MeMelYup wrote:Please explain how our deficet can be lower in 2011 that 2010 when the congress had to raise the debe ceiling?
Like the OP wrote, its "the annual deficit, not the total debt" but a lot of people seem to be missing the difference, so let me try an example. If a household spends $300 less than their income each month, that's a $300 budget surplus. If a household spends $300 more
than their income each month, that's a $300 budget deficit
. They can have a $300 deficit one month and a $250 deficit the next, and their debt will increase both months.
I think the important part of the article is the real deficit is higher than reported, which means the debt probably is too. (And this is coming from USA Today, not some Crazy Uncle.) Companies have to follow certain accounting rules so investors and creditors know a fair measure of the companies' finances. The federal government doesn't follow those rules. If they did, the real 2011 deficit would be $5.6 Trillion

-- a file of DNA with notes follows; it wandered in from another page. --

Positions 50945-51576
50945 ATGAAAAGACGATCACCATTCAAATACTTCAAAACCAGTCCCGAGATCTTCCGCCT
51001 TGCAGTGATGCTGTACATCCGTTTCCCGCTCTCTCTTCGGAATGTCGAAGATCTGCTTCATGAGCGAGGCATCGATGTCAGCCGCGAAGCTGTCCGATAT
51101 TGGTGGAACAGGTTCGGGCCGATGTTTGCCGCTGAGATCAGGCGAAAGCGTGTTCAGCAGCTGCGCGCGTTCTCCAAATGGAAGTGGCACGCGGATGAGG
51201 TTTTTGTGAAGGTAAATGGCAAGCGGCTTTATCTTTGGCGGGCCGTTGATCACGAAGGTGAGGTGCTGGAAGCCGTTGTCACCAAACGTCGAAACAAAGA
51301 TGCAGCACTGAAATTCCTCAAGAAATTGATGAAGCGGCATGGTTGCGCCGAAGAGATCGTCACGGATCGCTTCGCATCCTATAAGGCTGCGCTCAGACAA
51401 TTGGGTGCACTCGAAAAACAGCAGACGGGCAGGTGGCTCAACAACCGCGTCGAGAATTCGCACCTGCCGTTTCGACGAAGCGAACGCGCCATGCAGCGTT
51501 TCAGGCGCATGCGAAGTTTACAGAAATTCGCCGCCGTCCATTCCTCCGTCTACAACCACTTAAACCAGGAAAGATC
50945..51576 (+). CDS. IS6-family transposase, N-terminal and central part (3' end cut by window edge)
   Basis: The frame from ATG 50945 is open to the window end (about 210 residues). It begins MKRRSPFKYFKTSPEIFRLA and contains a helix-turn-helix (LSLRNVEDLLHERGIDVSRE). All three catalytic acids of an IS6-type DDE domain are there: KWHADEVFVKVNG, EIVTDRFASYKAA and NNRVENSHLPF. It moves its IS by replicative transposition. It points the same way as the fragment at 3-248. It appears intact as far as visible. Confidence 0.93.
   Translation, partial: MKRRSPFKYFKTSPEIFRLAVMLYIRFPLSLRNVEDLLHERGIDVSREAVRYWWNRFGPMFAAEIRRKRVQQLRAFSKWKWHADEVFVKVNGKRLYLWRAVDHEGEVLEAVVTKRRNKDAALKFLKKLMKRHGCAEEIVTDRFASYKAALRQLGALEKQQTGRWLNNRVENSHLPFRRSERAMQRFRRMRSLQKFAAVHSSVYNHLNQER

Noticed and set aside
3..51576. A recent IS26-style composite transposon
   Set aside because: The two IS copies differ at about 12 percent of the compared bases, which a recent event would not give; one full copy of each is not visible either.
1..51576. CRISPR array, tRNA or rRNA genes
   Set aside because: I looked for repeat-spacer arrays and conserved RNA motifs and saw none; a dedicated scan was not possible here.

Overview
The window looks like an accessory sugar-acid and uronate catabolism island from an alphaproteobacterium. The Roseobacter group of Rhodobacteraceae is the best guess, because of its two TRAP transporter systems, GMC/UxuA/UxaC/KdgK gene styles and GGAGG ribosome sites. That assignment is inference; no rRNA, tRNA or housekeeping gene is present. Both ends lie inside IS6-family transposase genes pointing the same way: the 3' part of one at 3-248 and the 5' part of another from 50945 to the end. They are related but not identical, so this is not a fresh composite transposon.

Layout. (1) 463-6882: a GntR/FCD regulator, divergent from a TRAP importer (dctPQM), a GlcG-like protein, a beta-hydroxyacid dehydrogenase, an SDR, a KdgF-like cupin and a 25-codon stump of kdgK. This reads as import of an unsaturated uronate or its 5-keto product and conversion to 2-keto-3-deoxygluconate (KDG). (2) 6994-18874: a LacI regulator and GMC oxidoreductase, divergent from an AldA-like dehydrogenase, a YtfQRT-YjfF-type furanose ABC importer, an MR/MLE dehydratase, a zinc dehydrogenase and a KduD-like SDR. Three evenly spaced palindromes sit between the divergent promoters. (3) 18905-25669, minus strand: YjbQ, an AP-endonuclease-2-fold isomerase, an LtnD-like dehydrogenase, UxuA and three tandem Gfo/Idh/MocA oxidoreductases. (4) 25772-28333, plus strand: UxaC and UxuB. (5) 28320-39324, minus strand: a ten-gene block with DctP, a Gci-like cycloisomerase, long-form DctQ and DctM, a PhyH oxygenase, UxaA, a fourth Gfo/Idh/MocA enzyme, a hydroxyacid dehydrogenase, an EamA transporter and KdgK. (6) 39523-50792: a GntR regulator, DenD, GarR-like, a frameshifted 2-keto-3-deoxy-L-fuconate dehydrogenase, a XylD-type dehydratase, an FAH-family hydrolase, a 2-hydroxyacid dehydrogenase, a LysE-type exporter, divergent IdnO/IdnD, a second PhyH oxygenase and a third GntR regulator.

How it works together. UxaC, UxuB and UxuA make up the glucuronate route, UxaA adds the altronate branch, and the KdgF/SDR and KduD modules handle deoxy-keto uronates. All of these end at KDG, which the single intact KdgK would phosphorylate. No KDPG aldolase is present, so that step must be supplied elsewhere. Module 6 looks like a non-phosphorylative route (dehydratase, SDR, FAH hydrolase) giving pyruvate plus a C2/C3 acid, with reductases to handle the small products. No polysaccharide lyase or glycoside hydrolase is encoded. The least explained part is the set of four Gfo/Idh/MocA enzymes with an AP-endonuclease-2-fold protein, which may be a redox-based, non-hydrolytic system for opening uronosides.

for that one year, instead of the $1.3 Trillion deeper hole they reported. That means the sovereign debt problem in the United States is probably much worse than the politicians will admit. Many reputable sources say unemployment is also higher than reported by the government.
Draw your own conclusions why they're not being honest with the citizens. And what you need to do to about it.
We should judge the success of social programs not by the number of people who use them,
but rather by the number of people who no longer require them.